Wednesday, December 30, 2015

Sherlock Canon References - "The Hounds of Baskerville" S2E2

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Dear Readers,

This post concludes the list of Canonical References in BBC Sherlock episode The Hounds of Baskerville

Scripted by Mark Gatiss, this episode is based on the original novel: The Hound of the Baskervilles.  Here are the references to Arthur Conan Doyle's original stories:

1. Sherlock (Benedict Cumberbatch) deducing that Henry Knight (Russell Tovey) took the first morning train from Devon – Sherlock Holmes makes similar deductions about Helen Stoner in The Adventure of the Speckled Band. 

2. Sherlock's observation: “The girl, female handwriting is quite distinctive..” - Sherlock Holmes makes a deduction about masculine handwriting in The Adventure of the Cardboard Box, and about feminine handwriting in The Hound of the Baskervilles.

3. Sherlock's line: “Off to Devon with you.. have a cream tea on me” – This is a bit tenuous, but reminded me of this line spoken by Sherlock Holmes to his prospective client, Jabez Wilson in The Adventure of the Red-Headed League: “And now, Mr. Wilson, off you go at scratch and tell us all about yourself, your household, and the effect which this advertisement had upon your fortunes.” 

4. Sherlock’s comments about John Watson (Martin Freeman): “Always rely on John to send me all the relevant data, as he never understands a word of it himself”–

In The Adventure of the Retired Colourman, Sherlock Holmes states: “You can thank Dr. Watson's observation for that, though he failed to draw the inference.”

In The Adventure of the Naval Treaty, Holmes remarks: “I have no doubt I can get details from Forbes. The authorities are excellent at amassing facts, though they do not always use them to advantage.”

5. Sherlock's angry reply to John: “I am a showoff. That’s what we do”. Later, Dr Stapleton (Amelia Bullmore) comments about Sherlock's choice of Mind Palace to John: “Why a palace instead of a house or a street”  – Sherlock Holmes states in The Adventure of the Naval Treaty: “I can’t resist a touch of the dramatic”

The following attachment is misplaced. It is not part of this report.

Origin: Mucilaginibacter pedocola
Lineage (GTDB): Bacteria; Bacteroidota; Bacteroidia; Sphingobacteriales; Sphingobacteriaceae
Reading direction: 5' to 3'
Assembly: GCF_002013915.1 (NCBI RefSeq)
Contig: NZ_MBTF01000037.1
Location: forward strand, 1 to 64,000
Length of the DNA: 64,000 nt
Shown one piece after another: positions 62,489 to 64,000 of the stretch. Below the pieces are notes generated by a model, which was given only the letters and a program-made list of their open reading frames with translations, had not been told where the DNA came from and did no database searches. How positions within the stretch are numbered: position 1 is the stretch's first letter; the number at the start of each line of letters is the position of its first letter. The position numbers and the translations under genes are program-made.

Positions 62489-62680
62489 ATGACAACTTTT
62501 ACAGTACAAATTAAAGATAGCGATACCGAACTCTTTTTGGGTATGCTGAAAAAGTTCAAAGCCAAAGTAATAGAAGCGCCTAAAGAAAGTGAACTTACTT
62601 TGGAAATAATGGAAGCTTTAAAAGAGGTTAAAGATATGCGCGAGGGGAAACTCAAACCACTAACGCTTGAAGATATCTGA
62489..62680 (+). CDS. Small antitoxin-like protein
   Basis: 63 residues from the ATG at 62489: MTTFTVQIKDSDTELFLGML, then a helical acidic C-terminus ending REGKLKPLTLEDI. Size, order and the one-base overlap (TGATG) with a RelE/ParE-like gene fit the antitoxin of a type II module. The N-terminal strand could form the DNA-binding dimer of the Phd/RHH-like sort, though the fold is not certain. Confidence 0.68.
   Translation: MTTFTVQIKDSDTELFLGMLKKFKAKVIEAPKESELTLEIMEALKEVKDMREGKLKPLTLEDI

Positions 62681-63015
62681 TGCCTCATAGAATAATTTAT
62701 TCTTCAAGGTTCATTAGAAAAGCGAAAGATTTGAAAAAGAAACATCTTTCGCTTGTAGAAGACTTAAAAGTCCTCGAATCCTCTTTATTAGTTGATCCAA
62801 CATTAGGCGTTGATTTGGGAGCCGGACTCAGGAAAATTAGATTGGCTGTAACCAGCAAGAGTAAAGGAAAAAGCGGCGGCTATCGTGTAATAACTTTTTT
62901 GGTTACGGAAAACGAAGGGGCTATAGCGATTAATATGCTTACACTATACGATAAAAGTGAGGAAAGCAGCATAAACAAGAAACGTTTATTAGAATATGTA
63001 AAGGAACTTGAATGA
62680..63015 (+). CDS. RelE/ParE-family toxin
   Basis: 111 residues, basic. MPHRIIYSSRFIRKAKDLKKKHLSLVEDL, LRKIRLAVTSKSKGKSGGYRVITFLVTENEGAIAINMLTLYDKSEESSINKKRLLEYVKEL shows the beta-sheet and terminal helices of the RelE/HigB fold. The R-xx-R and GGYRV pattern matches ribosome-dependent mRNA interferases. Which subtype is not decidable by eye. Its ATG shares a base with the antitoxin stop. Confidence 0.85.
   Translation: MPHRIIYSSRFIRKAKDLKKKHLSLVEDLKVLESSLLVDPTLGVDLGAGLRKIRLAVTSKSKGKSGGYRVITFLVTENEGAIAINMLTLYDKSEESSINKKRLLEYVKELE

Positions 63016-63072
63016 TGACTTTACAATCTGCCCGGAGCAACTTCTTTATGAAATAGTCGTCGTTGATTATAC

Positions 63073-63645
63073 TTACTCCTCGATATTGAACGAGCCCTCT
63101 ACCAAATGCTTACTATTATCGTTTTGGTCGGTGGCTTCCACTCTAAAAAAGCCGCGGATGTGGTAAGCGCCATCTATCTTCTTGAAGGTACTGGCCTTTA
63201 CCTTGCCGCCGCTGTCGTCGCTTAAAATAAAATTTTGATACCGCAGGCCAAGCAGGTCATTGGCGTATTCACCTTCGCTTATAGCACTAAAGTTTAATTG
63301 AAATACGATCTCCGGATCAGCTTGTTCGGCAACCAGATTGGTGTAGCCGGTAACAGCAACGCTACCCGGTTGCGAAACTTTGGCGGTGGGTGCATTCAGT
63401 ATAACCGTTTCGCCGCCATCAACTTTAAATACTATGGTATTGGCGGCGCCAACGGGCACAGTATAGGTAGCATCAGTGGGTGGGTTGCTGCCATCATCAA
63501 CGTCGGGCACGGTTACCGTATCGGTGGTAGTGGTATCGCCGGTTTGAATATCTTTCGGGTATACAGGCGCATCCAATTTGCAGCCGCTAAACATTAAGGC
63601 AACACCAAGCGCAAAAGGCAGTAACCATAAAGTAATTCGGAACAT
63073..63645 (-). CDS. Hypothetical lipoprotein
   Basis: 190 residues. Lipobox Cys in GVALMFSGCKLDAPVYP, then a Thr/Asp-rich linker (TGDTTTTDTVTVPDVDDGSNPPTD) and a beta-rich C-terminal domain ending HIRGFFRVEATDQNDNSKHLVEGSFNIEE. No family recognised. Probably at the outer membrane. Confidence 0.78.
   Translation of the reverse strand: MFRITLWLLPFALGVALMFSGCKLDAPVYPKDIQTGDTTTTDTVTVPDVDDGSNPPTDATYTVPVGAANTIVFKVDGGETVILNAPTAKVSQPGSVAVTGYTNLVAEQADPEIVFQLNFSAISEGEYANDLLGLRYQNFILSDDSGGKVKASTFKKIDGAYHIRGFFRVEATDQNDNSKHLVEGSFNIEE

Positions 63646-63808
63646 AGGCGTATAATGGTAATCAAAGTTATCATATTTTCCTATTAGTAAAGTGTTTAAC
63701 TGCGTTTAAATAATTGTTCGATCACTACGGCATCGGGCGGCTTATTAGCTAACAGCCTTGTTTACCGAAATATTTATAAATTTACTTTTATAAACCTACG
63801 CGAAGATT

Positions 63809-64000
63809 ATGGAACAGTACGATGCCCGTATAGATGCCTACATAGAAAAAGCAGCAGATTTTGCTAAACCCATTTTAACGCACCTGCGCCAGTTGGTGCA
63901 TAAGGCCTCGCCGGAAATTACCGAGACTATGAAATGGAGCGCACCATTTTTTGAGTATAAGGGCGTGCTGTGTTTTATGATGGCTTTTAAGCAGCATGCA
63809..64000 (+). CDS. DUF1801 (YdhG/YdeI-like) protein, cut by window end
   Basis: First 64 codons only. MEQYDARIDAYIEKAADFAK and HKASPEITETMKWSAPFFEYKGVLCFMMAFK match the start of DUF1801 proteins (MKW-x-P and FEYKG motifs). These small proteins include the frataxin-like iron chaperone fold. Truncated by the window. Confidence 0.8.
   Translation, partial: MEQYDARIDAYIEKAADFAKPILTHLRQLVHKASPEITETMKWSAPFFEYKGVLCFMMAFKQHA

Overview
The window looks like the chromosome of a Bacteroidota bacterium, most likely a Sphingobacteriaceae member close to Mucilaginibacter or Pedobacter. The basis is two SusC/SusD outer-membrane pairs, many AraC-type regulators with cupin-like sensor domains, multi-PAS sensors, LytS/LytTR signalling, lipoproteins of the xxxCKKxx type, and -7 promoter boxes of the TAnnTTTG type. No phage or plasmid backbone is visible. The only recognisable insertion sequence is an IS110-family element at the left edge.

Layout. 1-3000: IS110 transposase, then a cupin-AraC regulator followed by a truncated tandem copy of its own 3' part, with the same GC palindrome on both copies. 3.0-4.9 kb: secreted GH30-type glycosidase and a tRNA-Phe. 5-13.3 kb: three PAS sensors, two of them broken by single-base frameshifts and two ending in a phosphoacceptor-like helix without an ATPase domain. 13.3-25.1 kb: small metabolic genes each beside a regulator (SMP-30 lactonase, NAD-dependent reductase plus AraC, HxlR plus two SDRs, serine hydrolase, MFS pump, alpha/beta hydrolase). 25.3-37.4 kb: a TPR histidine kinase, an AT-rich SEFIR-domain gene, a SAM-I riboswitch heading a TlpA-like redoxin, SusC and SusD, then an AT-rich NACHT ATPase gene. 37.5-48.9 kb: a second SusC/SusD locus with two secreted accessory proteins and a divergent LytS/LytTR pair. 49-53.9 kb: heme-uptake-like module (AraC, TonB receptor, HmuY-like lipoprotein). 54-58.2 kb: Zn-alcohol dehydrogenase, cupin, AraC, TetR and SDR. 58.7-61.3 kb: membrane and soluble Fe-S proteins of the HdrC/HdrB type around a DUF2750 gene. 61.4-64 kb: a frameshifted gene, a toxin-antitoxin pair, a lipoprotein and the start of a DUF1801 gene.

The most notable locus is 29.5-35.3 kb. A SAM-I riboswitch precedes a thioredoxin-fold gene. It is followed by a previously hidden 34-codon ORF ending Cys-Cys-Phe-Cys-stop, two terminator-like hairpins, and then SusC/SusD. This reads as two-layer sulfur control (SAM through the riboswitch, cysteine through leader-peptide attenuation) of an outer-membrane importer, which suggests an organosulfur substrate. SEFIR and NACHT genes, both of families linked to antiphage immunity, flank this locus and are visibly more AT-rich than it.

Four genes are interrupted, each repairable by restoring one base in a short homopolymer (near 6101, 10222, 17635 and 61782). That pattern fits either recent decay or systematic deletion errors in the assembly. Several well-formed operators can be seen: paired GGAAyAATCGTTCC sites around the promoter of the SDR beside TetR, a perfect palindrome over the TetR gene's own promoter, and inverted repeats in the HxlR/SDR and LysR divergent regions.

6. Sherlock's remark: “nicotine stains on your fingers...I know those” - Sherlock Holmes states in A Study in Scarlet: “Criminal cases are continually hinging upon that one point. A man is suspected of a crime months perhaps after it has been committed. His linen or clothes are examined, and brownish stains discovered upon them. Are they blood stains, or mud stains, or rust stains, or fruit stains, or what are they? That is a question which has puzzled many an expert, and why? Because there was no reliable test. Now we have the Sherlock Holmes' test, and there will no longer be any difficulty.”

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7. Sherlock tricks John into revealing where he hid the drug by pretending that he is sending Watson alone on the case - This is a reference to the plot point in the original novel, The Hounds of Baskerville, when Sherlock Holmes sends Dr John Watson alone to Dartmoor on the pretense of being busy on a case. Holmes' real intention was to travel to Dartmoor and work incognito on the case.

8. Sherlock's comment about his latest case: “Twenty year old disappearance... a monstrous hound? I wouldn’t miss this for the world” -

Sherlock Holmes states in The Adventure of the Red-Headed League“I really wouldn't miss your case for the world.”

In A Study in Scarlet, Holmes remarks: “I would not have missed the investigation for anything.”

9. The bartender named Billy – Reference to Sherlock Holmes’ page from The Valley of Fear, The Problem of Thor Bridge and The Mazarin Stone.

10. Fletcher (Stephen Wight), the local Dartmoor tour guide – Reference to Bertram Fletcher Robinson, the journalist who collaborated with Arthur Conan Doyle on the original novel: The Hounds of the Baskerville.

11. Sherlock notices Fletcher being interested in racing from the Racing Post sticking out of his trouser pocket. Then Sherlock mentions about the bet of 50 quids to the latter in order to get information – In The Adventure of the Blue CarbuncleSherlock Holmes deliberately loses a bet to gain valuable information from a salesman. He  explains his strategy to Dr John Watson: “When you see a man with whiskers of that cut and the 'Pink 'un' protruding out of his pocket, you can always draw him by a bet," said he. "I daresay that if I had put 100 pounds down in front of him, that man would not have given me such complete information as was drawn from him by the idea that he was doing me on a wager.”

12. After using Mycroft's ID to enter the Baskerville complex, Sherlock comments about his brother: I’ve told you -  he practically is the British government.